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Posted July 6, 2013
This is a great summer read for mid-grade readers. The characters of Silky and Sly are loveable and believable. I love their spirit of adventure and appreciate the fact that they aren't afraid to do a bit of background work before starting out on their adventure. I cheered for them when they discovered an underwater treasure and I hoped they would make the right decisions leading to their own reward. Aunt Maude and Uncle Henry are wonderful additions to the cast of characters. One thing I love about Dr. Pirnot's books for children is that the children learn so much along the way. They grow in ways that are responsible and natural. There is never any violence - only love and respect coupled with a natural imagination.
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Posted August 26, 2013
Reviewed by Jean Hall for Readers' Favorite
Who wouldn't like to go on a treasure hunt? Fifth-grade friends Silky and Sly discover a haunted ghost ship and buried treasure. Dr. Karen Hutchins Pirnot in The Ghost of Gasparilla: A Silky and Sly Adventure makes a children's dream come true.
Silky, a curious but bored little girl, writes a paper about the pirate Gasparilla. She tells the story to Sly, an eager but distracted little boy. The kids spend a summer with Silky's Aunt Maude and Uncle Harry in Port Charlotte, Florida. They snorkel in the reefs, find sand dollars, and encounter colorful characters. As they are snorkeling, they discover a 150-year-old ship called Floridablanca. As the discovery turns to a salvage operation, the ghost of Gasparilla is released and his specter is felt and seen. He has gone down with the treasure-laden ship rather than be captured.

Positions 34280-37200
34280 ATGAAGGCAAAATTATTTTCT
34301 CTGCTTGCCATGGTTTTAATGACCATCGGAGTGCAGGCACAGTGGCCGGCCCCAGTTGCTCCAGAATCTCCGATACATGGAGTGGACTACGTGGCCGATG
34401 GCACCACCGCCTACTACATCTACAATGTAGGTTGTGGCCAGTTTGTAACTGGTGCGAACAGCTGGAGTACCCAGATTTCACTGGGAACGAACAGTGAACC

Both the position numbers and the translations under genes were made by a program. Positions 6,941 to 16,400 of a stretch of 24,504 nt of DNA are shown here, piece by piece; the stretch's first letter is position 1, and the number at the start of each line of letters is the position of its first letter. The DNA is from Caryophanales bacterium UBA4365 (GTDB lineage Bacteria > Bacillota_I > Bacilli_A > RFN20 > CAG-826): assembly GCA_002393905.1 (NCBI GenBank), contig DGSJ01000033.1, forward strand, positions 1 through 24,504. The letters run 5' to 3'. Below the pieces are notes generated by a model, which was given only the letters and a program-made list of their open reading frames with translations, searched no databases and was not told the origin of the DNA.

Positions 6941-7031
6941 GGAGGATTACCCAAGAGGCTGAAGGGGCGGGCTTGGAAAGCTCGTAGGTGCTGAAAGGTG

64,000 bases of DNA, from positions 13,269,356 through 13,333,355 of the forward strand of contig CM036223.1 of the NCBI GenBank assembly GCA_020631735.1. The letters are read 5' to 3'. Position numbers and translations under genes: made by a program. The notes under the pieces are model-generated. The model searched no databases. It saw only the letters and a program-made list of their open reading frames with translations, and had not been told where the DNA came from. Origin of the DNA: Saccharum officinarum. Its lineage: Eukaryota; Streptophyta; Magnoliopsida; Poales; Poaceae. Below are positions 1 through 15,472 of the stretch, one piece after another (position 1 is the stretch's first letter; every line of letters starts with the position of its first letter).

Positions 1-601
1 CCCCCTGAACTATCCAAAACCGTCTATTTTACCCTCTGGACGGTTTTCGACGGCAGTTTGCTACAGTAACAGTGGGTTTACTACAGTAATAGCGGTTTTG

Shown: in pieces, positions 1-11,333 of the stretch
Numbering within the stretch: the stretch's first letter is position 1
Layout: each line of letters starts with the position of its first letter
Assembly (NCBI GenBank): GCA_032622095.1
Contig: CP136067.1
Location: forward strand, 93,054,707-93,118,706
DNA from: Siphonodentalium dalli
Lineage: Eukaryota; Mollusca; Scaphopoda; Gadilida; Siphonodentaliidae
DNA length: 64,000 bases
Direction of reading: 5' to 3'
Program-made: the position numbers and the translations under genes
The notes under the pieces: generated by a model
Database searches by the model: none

The characters explore their imaginations by studying pirate history and then those ideas and images become part of their actual summer vacation. The frequent dialogue and descriptions make the incredible tale easier to believe. There are occasional pictures of a pirate, a ship, a chest of buried treasure, and a scary image of the sunken ghost. The children learn many things as they go on this exciting adventure.
The Ghost of Gasparilla is geared for a pre-teen audience but adults can enjoy the story too. Dr. Hutchins Pirnot is a retired clinical psychologist and she brings her insight to this somewhat tall tale.